Budget law 2018, for example, established a national fund of 20 million euros per year for family caregivers, providing a total of 60 million euros until 2020 (averaging a ridiculous amount of two euros per caregiver each year).

At present, the only specific measures and initiatives that exist were taken by individual Regions, while the State has not been able to offer a specific response to the problem.

Emilia-Romagna was the first region to adopt laws to protect caregivers and now Abruzzo, Campania, Lazio, the Marche, Piedmont, Lombardy and Sardinia are following their example.

In 2014, Emilia-Romagna adopted a regional law that provides “Regulations for the recognition and support of the family caregiver” and recognizes the role of the caregiver as an integrated part of social and healthcare services.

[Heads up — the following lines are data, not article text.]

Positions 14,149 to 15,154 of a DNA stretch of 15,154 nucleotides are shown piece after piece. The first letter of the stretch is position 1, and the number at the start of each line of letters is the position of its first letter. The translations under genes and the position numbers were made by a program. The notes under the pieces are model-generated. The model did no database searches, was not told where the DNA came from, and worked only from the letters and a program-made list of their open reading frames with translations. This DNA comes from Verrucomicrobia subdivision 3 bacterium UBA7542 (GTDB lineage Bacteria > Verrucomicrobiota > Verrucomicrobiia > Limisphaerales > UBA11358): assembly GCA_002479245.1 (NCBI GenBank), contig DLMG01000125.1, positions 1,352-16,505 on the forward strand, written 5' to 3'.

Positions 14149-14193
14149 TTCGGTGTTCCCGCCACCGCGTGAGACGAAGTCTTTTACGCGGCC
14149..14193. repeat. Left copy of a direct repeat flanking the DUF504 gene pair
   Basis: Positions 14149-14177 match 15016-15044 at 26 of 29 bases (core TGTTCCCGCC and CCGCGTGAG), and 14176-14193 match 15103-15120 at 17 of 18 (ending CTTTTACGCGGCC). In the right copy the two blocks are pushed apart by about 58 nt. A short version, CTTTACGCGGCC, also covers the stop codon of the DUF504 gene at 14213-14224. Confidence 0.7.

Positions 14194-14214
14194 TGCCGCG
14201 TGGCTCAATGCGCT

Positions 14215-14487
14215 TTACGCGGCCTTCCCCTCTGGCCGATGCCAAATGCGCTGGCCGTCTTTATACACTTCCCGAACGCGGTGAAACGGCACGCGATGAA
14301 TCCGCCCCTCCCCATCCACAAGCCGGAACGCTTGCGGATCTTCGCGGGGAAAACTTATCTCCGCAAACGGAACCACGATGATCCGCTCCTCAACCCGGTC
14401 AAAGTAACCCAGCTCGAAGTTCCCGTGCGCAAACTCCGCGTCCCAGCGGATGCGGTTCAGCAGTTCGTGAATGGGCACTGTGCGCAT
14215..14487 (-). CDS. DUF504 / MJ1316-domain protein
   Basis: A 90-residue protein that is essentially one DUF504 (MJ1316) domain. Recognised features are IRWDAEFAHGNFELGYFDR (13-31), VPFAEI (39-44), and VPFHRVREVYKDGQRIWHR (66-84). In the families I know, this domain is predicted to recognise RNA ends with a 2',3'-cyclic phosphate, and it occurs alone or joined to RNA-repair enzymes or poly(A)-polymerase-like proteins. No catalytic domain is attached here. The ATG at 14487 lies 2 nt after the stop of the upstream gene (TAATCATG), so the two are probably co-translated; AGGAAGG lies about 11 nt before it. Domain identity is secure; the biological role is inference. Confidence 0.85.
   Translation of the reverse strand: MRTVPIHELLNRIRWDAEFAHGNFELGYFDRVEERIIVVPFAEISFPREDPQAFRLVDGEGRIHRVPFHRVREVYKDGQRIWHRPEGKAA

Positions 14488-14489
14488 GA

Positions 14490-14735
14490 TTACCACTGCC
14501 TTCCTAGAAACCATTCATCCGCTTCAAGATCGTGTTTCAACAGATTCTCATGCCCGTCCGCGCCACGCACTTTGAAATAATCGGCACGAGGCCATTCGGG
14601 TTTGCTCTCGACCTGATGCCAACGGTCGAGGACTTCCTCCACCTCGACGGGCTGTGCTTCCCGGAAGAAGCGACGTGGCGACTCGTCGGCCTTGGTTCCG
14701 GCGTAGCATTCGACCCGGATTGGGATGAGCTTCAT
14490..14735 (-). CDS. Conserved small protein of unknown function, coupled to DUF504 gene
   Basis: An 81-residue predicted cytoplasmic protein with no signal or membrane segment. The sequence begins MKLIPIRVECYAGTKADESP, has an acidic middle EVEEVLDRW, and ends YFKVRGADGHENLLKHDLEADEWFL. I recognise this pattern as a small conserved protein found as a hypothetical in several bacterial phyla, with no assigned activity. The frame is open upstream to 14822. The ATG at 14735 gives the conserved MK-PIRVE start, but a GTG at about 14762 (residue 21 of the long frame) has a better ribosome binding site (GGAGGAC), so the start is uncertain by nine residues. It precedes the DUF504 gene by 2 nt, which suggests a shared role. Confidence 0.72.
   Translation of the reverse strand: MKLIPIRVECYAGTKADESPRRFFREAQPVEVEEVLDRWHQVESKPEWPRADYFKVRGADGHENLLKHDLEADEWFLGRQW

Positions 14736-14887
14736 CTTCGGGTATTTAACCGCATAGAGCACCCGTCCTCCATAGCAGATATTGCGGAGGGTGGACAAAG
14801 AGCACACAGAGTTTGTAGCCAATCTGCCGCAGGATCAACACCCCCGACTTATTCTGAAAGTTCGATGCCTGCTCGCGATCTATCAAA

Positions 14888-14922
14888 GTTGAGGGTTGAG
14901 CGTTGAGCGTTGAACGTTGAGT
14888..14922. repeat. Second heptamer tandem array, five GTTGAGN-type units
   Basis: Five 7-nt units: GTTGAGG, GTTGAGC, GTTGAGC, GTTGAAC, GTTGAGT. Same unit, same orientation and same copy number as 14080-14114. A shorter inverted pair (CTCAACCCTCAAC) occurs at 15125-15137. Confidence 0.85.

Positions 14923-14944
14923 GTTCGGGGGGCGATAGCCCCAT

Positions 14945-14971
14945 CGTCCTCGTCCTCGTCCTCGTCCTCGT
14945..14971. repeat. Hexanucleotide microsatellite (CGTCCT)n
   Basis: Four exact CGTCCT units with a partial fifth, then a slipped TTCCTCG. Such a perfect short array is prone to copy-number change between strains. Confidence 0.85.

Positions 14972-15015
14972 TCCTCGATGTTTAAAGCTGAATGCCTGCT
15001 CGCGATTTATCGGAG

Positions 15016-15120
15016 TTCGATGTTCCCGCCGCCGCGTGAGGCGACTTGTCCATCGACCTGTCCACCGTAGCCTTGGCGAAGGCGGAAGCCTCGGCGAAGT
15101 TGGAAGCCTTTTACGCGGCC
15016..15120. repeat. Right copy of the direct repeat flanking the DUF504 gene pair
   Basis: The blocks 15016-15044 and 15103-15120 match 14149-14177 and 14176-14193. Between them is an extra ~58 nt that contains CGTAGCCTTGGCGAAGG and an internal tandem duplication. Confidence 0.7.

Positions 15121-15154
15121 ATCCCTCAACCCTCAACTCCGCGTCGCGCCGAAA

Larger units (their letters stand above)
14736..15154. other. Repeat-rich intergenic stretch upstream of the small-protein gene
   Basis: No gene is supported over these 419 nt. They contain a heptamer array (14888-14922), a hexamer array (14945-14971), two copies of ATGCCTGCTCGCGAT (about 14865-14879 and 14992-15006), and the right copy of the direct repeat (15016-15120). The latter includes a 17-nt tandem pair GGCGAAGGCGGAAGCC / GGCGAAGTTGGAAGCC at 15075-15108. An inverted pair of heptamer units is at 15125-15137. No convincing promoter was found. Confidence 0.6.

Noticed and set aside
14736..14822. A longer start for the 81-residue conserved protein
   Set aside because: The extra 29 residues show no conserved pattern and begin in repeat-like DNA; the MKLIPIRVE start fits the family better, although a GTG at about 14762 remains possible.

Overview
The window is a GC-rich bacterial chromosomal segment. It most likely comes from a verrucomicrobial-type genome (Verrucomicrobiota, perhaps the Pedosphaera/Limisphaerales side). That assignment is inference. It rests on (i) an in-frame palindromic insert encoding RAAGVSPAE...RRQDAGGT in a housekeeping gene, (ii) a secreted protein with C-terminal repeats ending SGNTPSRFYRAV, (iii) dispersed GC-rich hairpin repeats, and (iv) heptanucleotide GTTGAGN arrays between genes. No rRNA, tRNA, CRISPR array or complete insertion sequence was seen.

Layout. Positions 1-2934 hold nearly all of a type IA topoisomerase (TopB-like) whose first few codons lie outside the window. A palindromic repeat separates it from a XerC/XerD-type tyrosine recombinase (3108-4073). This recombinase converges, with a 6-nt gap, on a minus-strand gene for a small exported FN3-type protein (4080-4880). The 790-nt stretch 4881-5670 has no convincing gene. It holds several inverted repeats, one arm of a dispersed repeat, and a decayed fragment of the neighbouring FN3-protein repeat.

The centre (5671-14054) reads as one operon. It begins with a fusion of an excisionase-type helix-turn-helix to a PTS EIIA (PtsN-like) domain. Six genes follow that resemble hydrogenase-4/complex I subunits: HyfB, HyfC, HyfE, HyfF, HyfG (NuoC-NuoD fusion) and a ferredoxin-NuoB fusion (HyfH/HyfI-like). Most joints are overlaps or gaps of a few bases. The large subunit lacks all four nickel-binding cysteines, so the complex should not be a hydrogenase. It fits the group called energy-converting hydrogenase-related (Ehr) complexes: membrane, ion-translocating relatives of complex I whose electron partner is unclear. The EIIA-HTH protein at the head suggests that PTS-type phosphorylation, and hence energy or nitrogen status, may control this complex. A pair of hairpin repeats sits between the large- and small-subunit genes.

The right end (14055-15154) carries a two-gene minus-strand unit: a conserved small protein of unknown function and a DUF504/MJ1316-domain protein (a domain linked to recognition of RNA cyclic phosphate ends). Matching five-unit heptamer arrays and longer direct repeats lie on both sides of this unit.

Additionally, Emilia-Romagna used a part of the finances from the regional fund for self-sufficiency to support caregivers. A care allowance was created from these resources that caregivers and their families can benefit from on a monthly basis.

Furthermore, the measures taken by the region of Emilia-Romagna lean in the direction of inserting caregivers totally into the social care system, encouraging contact with non-profit organizations and services within the region.

Concrete measures

In the short term, several associations located throughout the entire country have made demands that regard the following points:

  • Promoting (possibly using resources provided by the fund for self-sufficiency) institutional interventions in territorial, home and community settings through the realization of local interventions for social welfare (i.e. in neighborhoods).
  • Creating a training/educational journey (also targeted at institutional, managerial and operational components) that can be modified to adapt to continuously evolving realities and that is able to overcome the rigidities of operations and regulations.